It’s another huge step.” Rooney also offered some words of caution to Messi, whose debut date is not yet known and hinges on his contract being formally signed. “I think the one thing I will say: It’s not going to be easy for him,” said Rooney. “The league’s a difficult league and I don’t think he’s coming to come over and just absolutely tear it up immediately.
Who has the most trophies in football history
Most trophies won by a player in football Regarded as the, Argentine legend Lionel Messi has won a whopping 44 titles – the most trophies by a player in football, Messi won 35 of his club career titles during his career at Barcelona (2004-2021) while he won five trophies on national duty, including the Copa America 2021.
- The Argentine also won the Olympic gold medal at Beijing 2008.
- After joining Paris Saint Germain in 2021, Lionel Messi added three trophies to his cabinet – Ligue 1 (2021-22), (2022-23) and Trophee des Champions (2022).
- He also won the 2022 FIFA World Cup with Argentina and became the player with the most trophies in football after winning the Leagues Cup 2023 trophy in America with his new club Inter Miami.
Messi’s former teammate Dani Alves is next on the list for most trophies by a player in football having won a whopping 43 titles over the course of his career, The Brazilian defender Dani Alves won his first professional honours with home town club Bahia.
After winning five trophies in six years with Sevilla, Dani Alves made a £23 million move to Barcelona and would go on to win 23 titles – including six La Liga crowns and three UEFA Champions League titles. Following trophy-laden spells at Juventus (2016-17 – two titles), Paris Saint-Germain (2017-19 – six titles) and Sao Paulo (2019-21 – one trophy), Alves signed for Mexican team UNAM in 2022 after ending his second spell at Barcelona.
On the international front, Dani Alves has won the Copa America and Confederation Cup twice and the men’s football gold medal at Tokyo 2020. The FIFA World Cup is the only trophy that is missing from his collection. In a 17-year association with Al Hyly (2003-2020), Egyptian midfielder Hossam Ashour won 39 trophies (6 CAF Champions League, 1 CAF Confederation Cup, 5 CAF Super Cups, 13 Egyptian Premier League, 4 Egypt Cups, 10 Egyptian Super Cups).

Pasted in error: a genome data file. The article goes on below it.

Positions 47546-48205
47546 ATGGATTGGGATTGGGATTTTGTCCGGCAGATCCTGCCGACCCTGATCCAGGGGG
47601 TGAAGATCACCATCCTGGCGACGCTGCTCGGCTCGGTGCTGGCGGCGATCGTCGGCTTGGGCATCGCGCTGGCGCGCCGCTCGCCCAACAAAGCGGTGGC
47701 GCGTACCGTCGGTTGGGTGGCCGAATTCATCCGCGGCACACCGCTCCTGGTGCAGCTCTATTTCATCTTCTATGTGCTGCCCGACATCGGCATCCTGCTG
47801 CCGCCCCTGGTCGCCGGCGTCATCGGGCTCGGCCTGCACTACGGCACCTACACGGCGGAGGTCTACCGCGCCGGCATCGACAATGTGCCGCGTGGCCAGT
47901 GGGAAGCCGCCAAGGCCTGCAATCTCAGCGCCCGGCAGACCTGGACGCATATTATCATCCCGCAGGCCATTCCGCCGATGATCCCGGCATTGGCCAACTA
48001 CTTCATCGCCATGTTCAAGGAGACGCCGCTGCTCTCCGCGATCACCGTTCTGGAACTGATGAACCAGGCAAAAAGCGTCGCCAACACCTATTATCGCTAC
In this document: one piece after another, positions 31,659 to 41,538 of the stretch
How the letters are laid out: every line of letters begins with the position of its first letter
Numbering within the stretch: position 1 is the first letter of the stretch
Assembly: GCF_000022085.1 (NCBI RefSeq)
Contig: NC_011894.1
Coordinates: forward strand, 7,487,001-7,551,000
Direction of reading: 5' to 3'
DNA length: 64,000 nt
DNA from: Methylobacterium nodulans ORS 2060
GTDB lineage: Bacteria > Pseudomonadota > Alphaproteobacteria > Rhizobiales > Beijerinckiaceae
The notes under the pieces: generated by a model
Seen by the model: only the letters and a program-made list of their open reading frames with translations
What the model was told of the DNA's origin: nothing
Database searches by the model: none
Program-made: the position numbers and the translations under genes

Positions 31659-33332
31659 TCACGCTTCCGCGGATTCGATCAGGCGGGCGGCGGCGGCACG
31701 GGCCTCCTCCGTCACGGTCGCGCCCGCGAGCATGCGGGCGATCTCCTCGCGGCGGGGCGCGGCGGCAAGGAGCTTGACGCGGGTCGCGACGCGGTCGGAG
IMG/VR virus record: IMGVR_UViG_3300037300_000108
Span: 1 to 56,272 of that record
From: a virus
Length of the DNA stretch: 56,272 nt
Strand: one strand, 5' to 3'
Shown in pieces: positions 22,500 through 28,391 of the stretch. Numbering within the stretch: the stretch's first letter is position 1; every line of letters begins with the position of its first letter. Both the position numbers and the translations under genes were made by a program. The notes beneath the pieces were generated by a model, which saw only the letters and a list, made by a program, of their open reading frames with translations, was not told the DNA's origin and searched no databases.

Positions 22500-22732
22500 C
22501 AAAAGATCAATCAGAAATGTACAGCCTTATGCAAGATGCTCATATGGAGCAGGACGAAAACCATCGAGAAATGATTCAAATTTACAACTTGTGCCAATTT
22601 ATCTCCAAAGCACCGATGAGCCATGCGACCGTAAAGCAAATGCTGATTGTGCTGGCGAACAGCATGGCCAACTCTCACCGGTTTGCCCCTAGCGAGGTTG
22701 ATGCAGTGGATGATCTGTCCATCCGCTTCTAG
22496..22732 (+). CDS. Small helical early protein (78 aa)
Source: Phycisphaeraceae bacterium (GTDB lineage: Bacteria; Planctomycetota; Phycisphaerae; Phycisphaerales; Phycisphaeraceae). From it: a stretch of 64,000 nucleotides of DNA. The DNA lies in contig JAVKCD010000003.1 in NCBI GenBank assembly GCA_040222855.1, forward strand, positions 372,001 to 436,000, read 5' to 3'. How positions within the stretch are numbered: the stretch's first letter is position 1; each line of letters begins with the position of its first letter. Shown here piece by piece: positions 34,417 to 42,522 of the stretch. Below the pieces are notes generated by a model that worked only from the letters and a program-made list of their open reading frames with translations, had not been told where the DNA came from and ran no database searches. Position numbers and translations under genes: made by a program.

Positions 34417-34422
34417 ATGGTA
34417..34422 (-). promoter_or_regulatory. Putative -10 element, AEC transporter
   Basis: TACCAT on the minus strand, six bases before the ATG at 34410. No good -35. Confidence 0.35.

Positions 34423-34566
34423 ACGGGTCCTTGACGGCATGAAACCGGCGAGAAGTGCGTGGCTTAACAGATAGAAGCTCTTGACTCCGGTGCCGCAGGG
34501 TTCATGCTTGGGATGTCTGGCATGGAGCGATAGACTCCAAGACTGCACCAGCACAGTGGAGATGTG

- He is the player who has won the most trophies while playing for a single club.
- Maxwell and Andres Iniesta are joint fourth for most trophies won by a player in football.
- The pair, who were once team-mates at Barcelona, have 37 trophies each.
- Of the two, Iniesta earned a name for himself as one of the most gifted midfielders of all time and is revered for scoring the winning goal in the 2010 FIFA World Cup in South Africa.
The Spanish midfielder, who won 32 trophies with boyhood club Barcelona, has two titles (Emperor’s Cup and Japanese Super Cup) with current team Vissel Kobe. Former Manchester United great Ryan Giggs completes the top five. The Welsh legend, one of the few one-club players in history, made 672 appearances for the Red Devils and won an incredible 36 trophies including 13 Premier League titles.
Does Messi have every trophy?
After helping Argentina win the FIFA World Cup, supporters may believe that Lionel Messi has achieved all of his goals and cemented his place as one of the all-time greats, but there is one trophy he has yet to take home. Lionel Messi has won practically most of the competitions he has played in and 42 trophies during his career,
Who is the real goat in football history?
1. Pele – Regarded as the ‘GOAT’ in just about all publications, Pele is celebrated as a global icon and revered by millions of fans for his role in football development. Pele is credited with the globalization of football and, most importantly, for leading the recognition of racially diverse players in the sport. Brazilian footballer Pele was playing for Brazil in 1958. Photo by Pictorial Parade/Archive photos. Source: Getty Images The Brazilian national treasure fondly referred to as ‘ O Rei,’ scored over 1000 goals in his career, with 12 in the World Cup. Pele, who undoubtedly takes the position of the greatest sports legend of all time, received the FIFA Player of the Century award in 1999.
To answer the question of whether Pele is the GOAT of soccer, one would measure his success and contribution to today’s soccer compared to Cruyff and Maradona. A recent report by AndScape that eulogized the mythical legend recognized the player’s influence on the positive representation of black Brazilians and black footballers in general.
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Who is statistically better Messi or Ronaldo?
Cristiano Ronaldo vs Lionel Messi European Golden Shoes –
|Cristiano Ronaldo||2007-08, 2010-11, 2013-14, 2014-15||4|
|Lionel Messi||2009-10, 2011-12, 2012-13, 2016-17, 2017-18, 2018-19||6|
In his illustrious career, Cristiano Ronaldo has represented five clubs namely Sporting Lisbon, Manchester United, Real Madrid, Juventus and Al-Nassr FC. Ronaldo has netted 706 club goals and provided 225 assists in 954 appearances so far. Lionel Messi, on the other hand, spent most of his professional career at Barcelona before moving to Paris Saint-Germain.